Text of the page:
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4.7 out of 5 stars70
4.7 out of 5 stars
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on 20 June 2004
I already owned and loved the CD - which is like a cross between Brian Wilson, Alice In Chains and Meddle-era Pink Floyd - but this DVD-A version is absolutely awesome. Cathedrals of sound sprout out of your head and unfurl across the room, and textural comparisons with Massive Attack spring up that hadn't been conjured by the bog-standard release. Anyone who collects SACD and DVD-A discs, as I do, will have been confronted by the incredibly classic rock-skewed selection of recordings currently available - and the few new acts releasing albums straight onto these formats are often wholly inappropriate candidates. Porcupine Tree's "In Absentia" is a searing blast of fresh air in this department, one of the great overlooked classic albums of 2003 remixed and refreshed to provide one of the best arguments yet for the new audio formats. As dark as some of the material is, I've been unable to contain an ear-to-ear smile while immersing myself in the magnificent sonic soundcscapes of Gravity Eyelids, Heart Attack In A Layby, The Creator Has A Mastertape, Blackest Eyes, Trains and more.... Unreservedly recommended!
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on 5 May 2004
As far as I'm concerned, Porcupine Tree are one of those bands that just keep getting better and better - certainly the release of this, their most recent studio recording, did nothing to disuade me of that when it emerged belatedly in the UK just over a year ago. You don't expect a Porcupine Tree album to follow exactly the same formula as the last one, and this is certainly no exception, with it's harder, heavier edge. All the prescribed qualities are there in abundance, though - creativity and proficiency well to the fore.
Definitely one of those albums with no weak tracks, so singling anything out for a mention is difficult, but I'm currently obsessing over the enchantingly melancholy "Heartattack in a Layby" and the tense "The Creator Has a Mastertape". Excellent lyrics abound, but a special mention must go to the words "Train set and match" kicking off the track "Trains" - just fine by me.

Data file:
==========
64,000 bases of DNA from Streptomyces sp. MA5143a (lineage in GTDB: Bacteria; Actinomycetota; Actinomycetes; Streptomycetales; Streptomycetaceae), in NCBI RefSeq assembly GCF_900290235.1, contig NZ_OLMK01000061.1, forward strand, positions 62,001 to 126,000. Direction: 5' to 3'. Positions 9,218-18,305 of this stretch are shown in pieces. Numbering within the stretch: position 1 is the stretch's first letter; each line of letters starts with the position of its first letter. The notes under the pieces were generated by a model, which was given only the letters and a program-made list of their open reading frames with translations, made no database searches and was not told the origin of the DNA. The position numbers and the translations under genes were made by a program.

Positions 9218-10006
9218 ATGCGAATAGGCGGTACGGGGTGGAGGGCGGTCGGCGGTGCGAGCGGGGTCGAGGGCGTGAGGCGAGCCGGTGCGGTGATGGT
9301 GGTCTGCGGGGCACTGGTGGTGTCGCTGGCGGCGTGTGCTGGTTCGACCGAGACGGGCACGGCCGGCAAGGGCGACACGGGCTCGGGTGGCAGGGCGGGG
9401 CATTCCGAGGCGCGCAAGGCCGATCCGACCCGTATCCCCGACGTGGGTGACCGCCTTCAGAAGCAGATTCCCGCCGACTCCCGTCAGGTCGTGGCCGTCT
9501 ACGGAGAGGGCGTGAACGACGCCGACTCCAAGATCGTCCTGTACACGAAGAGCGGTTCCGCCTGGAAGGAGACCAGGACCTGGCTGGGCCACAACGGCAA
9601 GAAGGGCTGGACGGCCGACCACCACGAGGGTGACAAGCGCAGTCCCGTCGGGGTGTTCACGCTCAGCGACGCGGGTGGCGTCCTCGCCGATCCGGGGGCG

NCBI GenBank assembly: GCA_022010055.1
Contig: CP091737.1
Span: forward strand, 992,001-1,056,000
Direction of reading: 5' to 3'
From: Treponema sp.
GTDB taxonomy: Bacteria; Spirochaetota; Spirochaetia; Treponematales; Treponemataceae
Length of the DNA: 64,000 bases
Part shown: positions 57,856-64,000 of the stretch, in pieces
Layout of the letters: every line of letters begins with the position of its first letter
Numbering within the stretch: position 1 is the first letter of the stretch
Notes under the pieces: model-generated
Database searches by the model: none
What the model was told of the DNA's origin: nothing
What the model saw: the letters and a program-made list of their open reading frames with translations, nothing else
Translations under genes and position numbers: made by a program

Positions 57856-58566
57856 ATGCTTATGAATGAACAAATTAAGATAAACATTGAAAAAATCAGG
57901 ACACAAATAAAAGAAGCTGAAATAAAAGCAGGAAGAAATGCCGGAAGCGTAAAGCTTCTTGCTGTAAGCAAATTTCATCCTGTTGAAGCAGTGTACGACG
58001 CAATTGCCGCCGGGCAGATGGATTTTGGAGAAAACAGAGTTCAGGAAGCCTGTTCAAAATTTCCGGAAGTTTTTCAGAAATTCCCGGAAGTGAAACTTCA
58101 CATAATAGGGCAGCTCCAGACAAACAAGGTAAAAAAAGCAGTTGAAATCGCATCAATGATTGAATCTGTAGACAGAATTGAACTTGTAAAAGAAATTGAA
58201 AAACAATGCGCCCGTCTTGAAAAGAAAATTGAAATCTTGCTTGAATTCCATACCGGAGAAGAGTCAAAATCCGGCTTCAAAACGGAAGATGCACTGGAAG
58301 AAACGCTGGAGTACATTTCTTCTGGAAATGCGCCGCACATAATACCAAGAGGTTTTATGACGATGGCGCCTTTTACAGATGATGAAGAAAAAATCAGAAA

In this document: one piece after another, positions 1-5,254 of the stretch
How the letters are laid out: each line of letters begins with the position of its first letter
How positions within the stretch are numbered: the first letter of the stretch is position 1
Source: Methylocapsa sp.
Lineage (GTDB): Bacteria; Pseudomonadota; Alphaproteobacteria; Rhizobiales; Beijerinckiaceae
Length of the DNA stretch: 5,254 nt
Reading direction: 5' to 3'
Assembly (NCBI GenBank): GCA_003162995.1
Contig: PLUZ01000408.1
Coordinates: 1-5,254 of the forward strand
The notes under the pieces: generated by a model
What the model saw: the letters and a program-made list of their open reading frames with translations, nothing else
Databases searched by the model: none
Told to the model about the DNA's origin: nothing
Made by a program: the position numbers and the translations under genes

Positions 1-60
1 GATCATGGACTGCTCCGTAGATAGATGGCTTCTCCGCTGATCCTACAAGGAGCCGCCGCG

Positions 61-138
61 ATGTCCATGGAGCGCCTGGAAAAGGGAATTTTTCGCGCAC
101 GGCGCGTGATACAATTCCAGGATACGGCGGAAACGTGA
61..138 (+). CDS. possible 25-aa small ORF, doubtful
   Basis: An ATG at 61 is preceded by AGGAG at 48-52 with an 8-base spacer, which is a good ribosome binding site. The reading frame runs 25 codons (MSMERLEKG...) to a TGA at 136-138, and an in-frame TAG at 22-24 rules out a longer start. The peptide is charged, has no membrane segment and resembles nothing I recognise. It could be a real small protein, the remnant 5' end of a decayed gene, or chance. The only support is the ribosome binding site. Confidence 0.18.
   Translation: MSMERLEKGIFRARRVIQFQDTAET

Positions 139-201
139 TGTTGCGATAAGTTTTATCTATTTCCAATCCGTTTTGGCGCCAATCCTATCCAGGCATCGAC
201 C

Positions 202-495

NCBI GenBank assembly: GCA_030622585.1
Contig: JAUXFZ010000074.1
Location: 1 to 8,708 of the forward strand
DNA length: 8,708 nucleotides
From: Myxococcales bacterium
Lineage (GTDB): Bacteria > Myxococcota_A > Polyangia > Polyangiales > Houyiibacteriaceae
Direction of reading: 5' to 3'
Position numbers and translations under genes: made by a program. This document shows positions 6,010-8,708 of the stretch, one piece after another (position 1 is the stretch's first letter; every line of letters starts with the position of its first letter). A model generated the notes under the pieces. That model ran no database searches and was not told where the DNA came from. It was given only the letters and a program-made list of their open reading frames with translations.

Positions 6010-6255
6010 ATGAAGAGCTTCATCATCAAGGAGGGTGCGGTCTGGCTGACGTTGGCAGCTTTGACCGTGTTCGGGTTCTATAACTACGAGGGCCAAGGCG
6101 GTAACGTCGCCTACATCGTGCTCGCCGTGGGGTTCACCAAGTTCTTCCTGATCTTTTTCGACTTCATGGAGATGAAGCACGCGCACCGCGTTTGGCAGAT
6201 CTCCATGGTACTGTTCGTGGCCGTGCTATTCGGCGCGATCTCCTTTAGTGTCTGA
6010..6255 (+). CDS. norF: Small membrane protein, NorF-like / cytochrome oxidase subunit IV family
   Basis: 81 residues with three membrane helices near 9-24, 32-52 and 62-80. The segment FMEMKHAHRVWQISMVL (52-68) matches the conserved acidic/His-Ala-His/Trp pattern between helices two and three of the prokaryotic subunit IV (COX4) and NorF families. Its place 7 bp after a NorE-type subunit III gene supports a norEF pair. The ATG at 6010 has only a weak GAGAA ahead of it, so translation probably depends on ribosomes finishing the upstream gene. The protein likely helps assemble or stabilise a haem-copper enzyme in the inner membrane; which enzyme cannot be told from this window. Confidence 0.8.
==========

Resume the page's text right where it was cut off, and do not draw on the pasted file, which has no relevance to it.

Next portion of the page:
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on 25 October 2005
For me a new find . I am at heart a Floyd fan, but started about 9 months ago looking for other prog rock bands whilst off long term sick. I was amazed at how many bands still go under the genre of prog. Allowing for the fact that this is not what I personaly would call prog, having bought it I was blown away. Powerfull, melodic, great musicianship from all members of the band members and terrific vocals to boot.I have also rercently bought music by, Mostly Autumn, RPWL, Riverside, I.Q, Transatlantic, Spocks Bears, Dream Theatre, Kaipa, Pendragon,Magellan, Vanden Plas, amd Manning.
Older prog I was listening to included, Rush, Wishbone Ash, Jethro Tull, Genesis, Alan Parsons, Pink Floyd to name a few.
All recently purchased music have been good for expanding the old buggers previously narrow field of Prog, but finally I must say that this has been on the player most days so far.It is a little heavy for some maybe in parts, but I love it. 11/10.
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on 28 July 2004
For years I have been waiting for something to really blow me away on DVD-Audio, and this is it! There is tremendous variety in the song styles, precision and clarity in the way the songs are played, and emotion and intelligence in Steven Wilson's lyrics. Combine these with SW's growing ear for production, and you end up with one of the most exceptional and underrated albums of the last decade.
Each time I listen to the album I have a new favourite song. Songs like 'Gravity Eyelids' and 'Collapse The Light Into Earth' build and soar majestically. The acoustics on 'Trains' are clear and crisp. 'Lips Of Ashes' sounds mystical, 'Strip The Soul' just sounds so powerful. I do not have to reach for the remote to skip any tracks. It is just masterful rock music.
Quite simply, this is the best DVD-Audio you can buy today. 5/5
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on 31 December 2002
I'm a long time PT fan... been into them since Up the Downstair, and have watched them progress (no pun!) from a reliance on instrumental tracks with SOME songs, to albums full of proper songs. It's a progression i wanted from the band... and i love them for it!
If you think calling PT 'Prog' is correct, bethink you, as this is modern, moody, ethereal, melodic, epic and loud! Highlights are Gravity Eyelids, which is one of the most awesome PT songs ever recorded. The Euro release sees the inclusion of previously MP3 only 'Chloroform' which is also a fabulous track. These two are more in keeping with previous modern PT stuff. Other tracks are much heavier in sound (Strip The Soul, least fav on album). But there is still the loud bits followed by really sweet melodies and kewl multitracked vocals, which keep you coming back time after time.
it's an album that seems accessible at first, but reveals more layers as time goes on, as with Lightbulb Sun previously.
PT specialise in moody semi-progressive music. If you like epic guitar stuff mixed with dreamy synth textures and some real strings then this is for you.
Compared to previous...
In Absentia is, to my mind, NOT quite as good as Lightbulb Sun (my overall fav), it's more RAWWWKK than previous CDs. It's not as accesible as Stupid Dream, but you get bored of SD after a while.
Diehards will get it anyway, but give it a go if you don't know them (and get LS too), you won't be sorry!